To best answer this question I think we should understand the creepypastas history a bit. For the most part the fame of creepypastas skyrocketed when it was notably covered back in November of 2010 in the New York Times article “Bored at Work? Try Creepypasta, or Web Scares”.
From that article the sensation of the web-based horror fiction genre found its calling among the masses of the everyday reader. It wasn’t the first time it had been out on the internet but it was the first time it had creeped into a mass media article platform which we have to accredit as part of the genres molding.
But what were the baby steps of the Creepypasta?
Time magazine points to a July/2007 thread on 4chan. From there we move onto the origins of the weird name itself. The term ‘Creepypasta’ is a hybrid of the words “creepy” and “copypasta”, (a word used on 4chan in 2006 to describe viral copy-and-pasted text).
With the history briefly summed up I think it is best to define what creepypastas actually are. The mainstream definition would go something like ‘a Creepypasta is a horror centered legend or image that has been copied-and-pasted around the Internet’.
Now that may sound interesting but you have to admit it is kind of dull when you want to bring it to life. And that really does not explain, Why they are so popular?
So out of the multiple possible theories out there, what could possibly explain the creepypasta fame?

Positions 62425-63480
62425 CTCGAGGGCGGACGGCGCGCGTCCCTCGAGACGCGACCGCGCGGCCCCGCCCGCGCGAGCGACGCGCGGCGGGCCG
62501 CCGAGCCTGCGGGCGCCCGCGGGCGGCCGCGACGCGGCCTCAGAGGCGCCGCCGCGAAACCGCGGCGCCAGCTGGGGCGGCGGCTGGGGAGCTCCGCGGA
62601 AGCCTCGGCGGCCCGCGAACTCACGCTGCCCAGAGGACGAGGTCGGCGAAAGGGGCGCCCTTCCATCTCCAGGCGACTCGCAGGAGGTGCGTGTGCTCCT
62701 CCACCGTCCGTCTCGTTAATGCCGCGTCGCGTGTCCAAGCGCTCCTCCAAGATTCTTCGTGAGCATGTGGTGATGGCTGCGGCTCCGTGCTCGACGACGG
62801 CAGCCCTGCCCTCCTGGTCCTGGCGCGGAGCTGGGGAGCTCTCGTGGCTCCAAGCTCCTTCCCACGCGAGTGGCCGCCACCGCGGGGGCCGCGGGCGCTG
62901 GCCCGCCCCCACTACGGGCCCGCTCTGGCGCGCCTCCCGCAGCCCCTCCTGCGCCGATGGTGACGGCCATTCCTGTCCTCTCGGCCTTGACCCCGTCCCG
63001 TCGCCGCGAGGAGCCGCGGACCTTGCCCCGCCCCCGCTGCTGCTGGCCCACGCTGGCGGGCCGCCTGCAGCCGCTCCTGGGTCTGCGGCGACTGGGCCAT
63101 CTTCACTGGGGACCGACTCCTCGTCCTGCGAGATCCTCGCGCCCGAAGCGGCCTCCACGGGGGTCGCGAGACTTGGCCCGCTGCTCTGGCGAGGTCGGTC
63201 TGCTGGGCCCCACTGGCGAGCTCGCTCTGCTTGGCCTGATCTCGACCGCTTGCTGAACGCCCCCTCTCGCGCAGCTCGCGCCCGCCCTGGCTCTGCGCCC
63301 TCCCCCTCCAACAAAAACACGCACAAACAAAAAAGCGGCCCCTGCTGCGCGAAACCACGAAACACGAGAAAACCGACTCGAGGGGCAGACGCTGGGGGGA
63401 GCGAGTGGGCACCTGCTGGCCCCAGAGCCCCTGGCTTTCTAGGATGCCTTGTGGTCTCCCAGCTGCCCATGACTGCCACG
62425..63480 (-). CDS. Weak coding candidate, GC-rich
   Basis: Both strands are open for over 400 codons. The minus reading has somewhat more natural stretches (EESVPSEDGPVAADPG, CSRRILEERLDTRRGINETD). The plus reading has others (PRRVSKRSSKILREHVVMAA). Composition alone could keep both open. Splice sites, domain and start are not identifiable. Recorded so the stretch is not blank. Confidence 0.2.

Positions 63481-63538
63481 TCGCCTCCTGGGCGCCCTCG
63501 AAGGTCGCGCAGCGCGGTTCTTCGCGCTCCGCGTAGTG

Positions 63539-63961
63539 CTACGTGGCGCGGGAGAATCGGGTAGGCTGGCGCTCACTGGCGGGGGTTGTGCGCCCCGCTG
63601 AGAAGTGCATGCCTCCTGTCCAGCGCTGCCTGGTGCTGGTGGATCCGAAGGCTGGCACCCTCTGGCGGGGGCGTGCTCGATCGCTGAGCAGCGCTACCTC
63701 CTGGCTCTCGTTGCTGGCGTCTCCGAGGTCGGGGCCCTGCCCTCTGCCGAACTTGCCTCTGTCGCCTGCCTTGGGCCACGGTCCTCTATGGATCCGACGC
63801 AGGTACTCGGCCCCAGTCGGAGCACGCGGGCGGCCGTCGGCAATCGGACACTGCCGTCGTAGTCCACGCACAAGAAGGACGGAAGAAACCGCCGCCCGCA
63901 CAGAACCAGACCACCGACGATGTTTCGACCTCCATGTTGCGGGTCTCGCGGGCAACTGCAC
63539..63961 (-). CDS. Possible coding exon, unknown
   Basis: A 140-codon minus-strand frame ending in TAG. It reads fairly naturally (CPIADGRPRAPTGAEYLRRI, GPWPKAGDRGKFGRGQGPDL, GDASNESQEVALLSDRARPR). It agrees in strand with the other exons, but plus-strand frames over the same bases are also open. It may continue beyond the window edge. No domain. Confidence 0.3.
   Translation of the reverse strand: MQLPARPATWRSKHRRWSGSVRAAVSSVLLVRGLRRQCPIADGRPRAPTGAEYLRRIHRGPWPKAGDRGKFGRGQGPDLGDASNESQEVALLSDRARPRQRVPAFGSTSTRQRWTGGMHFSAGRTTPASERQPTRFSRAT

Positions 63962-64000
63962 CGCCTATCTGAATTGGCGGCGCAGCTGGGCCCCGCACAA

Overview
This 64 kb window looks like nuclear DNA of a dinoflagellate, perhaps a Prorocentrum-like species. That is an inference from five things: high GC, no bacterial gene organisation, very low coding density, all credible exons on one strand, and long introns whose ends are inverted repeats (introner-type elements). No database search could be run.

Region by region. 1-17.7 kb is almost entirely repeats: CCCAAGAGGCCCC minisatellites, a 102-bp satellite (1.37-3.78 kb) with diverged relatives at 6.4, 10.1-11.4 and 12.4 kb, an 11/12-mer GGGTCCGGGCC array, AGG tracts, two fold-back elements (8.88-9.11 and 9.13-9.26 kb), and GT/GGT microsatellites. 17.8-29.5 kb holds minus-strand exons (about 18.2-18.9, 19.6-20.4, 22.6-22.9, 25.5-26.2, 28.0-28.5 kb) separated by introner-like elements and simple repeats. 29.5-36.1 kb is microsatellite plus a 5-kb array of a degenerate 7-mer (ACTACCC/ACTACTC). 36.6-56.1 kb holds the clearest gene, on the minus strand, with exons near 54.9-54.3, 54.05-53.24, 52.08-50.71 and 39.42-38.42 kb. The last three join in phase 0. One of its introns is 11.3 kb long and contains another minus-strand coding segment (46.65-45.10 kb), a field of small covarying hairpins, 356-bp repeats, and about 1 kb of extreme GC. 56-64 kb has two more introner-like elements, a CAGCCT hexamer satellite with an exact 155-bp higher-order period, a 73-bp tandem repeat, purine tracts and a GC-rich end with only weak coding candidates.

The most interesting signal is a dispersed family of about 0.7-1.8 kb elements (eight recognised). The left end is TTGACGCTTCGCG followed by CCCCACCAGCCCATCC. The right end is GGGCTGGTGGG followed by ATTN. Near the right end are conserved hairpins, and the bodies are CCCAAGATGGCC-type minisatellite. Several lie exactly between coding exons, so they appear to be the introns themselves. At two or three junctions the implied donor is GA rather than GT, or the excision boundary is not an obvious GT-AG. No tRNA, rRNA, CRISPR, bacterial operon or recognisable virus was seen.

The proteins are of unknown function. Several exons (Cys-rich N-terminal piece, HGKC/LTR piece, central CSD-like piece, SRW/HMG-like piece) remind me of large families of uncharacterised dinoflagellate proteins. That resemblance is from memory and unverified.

I think I can come up with three possible theories that could best answer this question.
Theory 1: The media makes them famous.
We all know the 2009 ‘Slender Man’ creepypasta became super famous in May of 2014 when two 12-year-old girls in Waukesha, Wisconsin allegedly held down and stabbed a 12-yeard-old classmate 19 times as a first step to becoming proxies for the Slender Man.
There were several other alleged violent actions ‘linked’ to the ‘Slender Man’ and different creepypasta such as ‘Laughing Jack’. OK, so we don’t overplay this one with News media hysteria I think it is safe to say a case can be made that the media may indirectly attribute to this genres fame.
Theory 2: We want them to be relatable.
If you are active in social media and have gotten this far into the article, then chances are you probably have come across a posting of the ever so popular question, ‘Have you ever had a Creepypasta-like experience?’
If you thought about answering it, well it was probably because there was that one creepypasta story that you just happen to relate to. Maybe, just maybe, it needed your little tweak to it but it was your experience that others can relate to. Being scared can be fun in a safe environment, like reading a good horror story, it gives you that fright you want without the immediate dangers that come with it. Creepypastas in a way can do the same thing although in a much shorter format with far fewer discoveries to it. They also help us connect to others through common stories and at the same time we recommend to others the lesser known stories to fulfill this scary fun thrill a good scare can bring.
Theory 3: They are the modern day Digital Urban Legends
This is my personal favorite theory. The similarities between creepypastas and urban legends are evident. Unlike Slender Man, creepypastas do not form off modern folklore but they are consisting of fictional stories and are often with chilling elements deeply rooted in local popular culture. Also, Like Urban Legends they are used for entertainment purposes.
The biggest differences is obviously the geography, where creepypastas really are not necessarily tied down to a region, if anything they would be tied to a terrain feature like with the ‘Ted the Caver’ creepypasta. Urban Legends on the other hand can be more local such as ‘Alligators in the Sewers’ of New York City, ‘The Bunny Man Bridge’ of Clifton/ Virginia and ‘The Mothman’ of Point Pleasant/ West Virginia.
I tend to think with the digital age we have adopted a new form of digital fright. What do you think?
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